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Just as information workers surpassed physical laborers in economic importance, Pink claims, the workplace terrain is changing yet again, and power will inevitably shift to people who possess strong right brain qualities. His advocacy of "R-directed thinking" begins with a bit of neuroscience tourism to a brain lab that will be extremely familiar to those who read Steven Johnson's Mind Wide Open last year, but while Johnson was fascinated by the brain's internal processes, Pink is more concerned with how certain skill sets can be harnessed effectively in the dawning "Conceptual Age." The second half of the book details the six "senses" Pink identifies as crucial to success in the new economy-design, story, symphony, empathy, play and meaning-while "portfolio" sections offer practical (and sometimes whimsical) advice on how to cultivate these skills within oneself. Thought-provoking moments abound-from the results of an intensive drawing workshop to the claim that "bad design" created the chaos of the 2000 presidential election-but the basic premise may still strike some as unproven. Furthermore, the warning that people who don't nurture their right brains "may miss out, or worse, suffer" in the economy of tomorrow comes off as alarmist. But since Pink's last big idea (Free Agent Nation) has become a cornerstone of employee-management relations, expect just as much buzz around his latest theory.
Copyright © Reed Business Information, a division of Reed Elsevier Inc. All rights reserved.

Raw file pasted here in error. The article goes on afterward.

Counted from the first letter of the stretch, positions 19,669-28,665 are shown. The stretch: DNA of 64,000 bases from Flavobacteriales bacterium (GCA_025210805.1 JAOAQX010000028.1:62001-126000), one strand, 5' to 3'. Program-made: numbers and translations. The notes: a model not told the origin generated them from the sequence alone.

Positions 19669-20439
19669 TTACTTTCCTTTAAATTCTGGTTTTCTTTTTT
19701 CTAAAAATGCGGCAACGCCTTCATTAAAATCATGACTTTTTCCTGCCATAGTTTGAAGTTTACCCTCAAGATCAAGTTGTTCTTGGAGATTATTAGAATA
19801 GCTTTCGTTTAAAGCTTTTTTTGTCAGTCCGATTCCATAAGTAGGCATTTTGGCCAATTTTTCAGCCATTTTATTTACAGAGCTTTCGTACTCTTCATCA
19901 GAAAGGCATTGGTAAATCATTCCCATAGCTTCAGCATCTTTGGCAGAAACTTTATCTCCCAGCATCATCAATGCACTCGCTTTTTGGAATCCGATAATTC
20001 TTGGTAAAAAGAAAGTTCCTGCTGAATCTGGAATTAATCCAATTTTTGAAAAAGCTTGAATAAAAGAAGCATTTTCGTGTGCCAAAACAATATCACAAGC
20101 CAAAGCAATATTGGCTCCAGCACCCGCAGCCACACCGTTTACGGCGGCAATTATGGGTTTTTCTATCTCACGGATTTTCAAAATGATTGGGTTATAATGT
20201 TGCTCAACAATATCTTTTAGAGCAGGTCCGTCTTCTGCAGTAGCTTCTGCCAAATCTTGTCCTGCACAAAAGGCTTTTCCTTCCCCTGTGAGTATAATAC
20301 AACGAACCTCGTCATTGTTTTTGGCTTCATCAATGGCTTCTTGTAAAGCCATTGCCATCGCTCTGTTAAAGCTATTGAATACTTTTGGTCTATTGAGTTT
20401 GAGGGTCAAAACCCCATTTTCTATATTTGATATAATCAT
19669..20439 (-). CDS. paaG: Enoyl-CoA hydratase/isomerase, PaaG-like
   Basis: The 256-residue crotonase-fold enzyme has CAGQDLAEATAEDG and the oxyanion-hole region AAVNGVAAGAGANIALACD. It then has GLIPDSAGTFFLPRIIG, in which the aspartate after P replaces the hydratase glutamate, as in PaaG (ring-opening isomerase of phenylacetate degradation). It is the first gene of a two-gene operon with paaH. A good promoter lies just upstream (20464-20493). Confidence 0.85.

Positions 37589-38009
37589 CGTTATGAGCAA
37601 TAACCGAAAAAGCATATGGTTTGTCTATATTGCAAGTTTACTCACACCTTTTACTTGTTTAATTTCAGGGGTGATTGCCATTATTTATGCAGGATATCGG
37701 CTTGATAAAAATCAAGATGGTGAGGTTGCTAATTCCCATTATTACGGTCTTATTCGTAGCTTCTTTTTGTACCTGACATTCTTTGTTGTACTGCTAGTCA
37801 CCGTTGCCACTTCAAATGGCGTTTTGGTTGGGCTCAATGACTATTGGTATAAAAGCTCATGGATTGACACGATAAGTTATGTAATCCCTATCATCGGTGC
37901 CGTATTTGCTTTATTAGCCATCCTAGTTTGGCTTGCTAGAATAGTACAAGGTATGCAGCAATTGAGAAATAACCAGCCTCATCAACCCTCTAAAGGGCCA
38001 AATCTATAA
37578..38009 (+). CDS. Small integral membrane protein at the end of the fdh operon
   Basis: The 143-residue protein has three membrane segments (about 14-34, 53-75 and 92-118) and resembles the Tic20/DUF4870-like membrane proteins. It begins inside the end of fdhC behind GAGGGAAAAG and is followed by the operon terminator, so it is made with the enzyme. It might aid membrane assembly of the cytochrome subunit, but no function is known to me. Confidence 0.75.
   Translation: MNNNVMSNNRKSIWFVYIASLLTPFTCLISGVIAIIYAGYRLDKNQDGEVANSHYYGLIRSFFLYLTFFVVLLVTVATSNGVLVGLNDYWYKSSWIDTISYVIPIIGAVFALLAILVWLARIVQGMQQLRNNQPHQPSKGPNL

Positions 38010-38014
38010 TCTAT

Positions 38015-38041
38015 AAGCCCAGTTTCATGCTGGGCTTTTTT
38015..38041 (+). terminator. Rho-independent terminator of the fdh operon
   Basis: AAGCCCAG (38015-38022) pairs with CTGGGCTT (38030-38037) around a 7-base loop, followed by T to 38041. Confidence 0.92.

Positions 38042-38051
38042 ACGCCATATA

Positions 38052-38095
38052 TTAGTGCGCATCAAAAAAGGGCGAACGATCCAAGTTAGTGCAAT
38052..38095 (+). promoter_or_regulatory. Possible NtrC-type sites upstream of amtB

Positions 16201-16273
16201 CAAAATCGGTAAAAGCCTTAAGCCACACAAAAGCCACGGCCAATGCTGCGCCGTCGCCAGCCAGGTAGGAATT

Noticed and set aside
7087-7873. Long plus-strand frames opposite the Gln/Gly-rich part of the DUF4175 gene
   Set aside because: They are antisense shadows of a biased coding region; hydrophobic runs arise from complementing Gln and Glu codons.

"Abundance, Asia, and automation." Try saying that phrase five times quickly, because if you don't take these words into serious consideration, there is a good chance that sooner or later your career will suffer because of one of those forces. Pink, best-selling author of Free Agent Nation (2001) and also former chief speechwriter for former vice-president Al Gore, has crafted a profound read packed with an abundance of references to books, seminars, Web sites, and such to guide your adjustment to expanding your right brain if you plan to survive and prosper in the Western world. According to Pink, the keys to success are in developing and cultivating six senses: design, story, symphony, empathy, play, and meaning. Pink compares this upcoming "Conceptual Age" to past periods of intense change, such as the Industrial Revolution and the Renaissance, as a way of emphasizing its importance. Ed Dwyer
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I thought this book was great. This helped me to think from a different point of view, along with key things I can do to be more well rounded. Read morePublished 2 days ago by Justin Miller
The world has changed. The old "tried and true" means for earning a living and thriving in this world have shifted. Lament if need be, I'll wait. Read morePublished 8 days ago by Kevin M. Orth
A read for everyone particularly the millinea very informative , thought provoking and enjoyable👍Published 8 days ago by Marilyn Jeronimus
Great read for my business class. It definitely changes your perspective on things.Published 20 days ago by Crista Rasband
Probably one of the most informative reads I've read in quite a while. The trends noted therein have become more relevant with each passing year.Published 1 month ago by Mike Kwon
If you have the opportunity to read only one book ...this is the book. Thorough research, fact-based reality, amazing writing, a lot of aha moments and the wealth of resources is... Read morePublished 1 month ago by Mayo A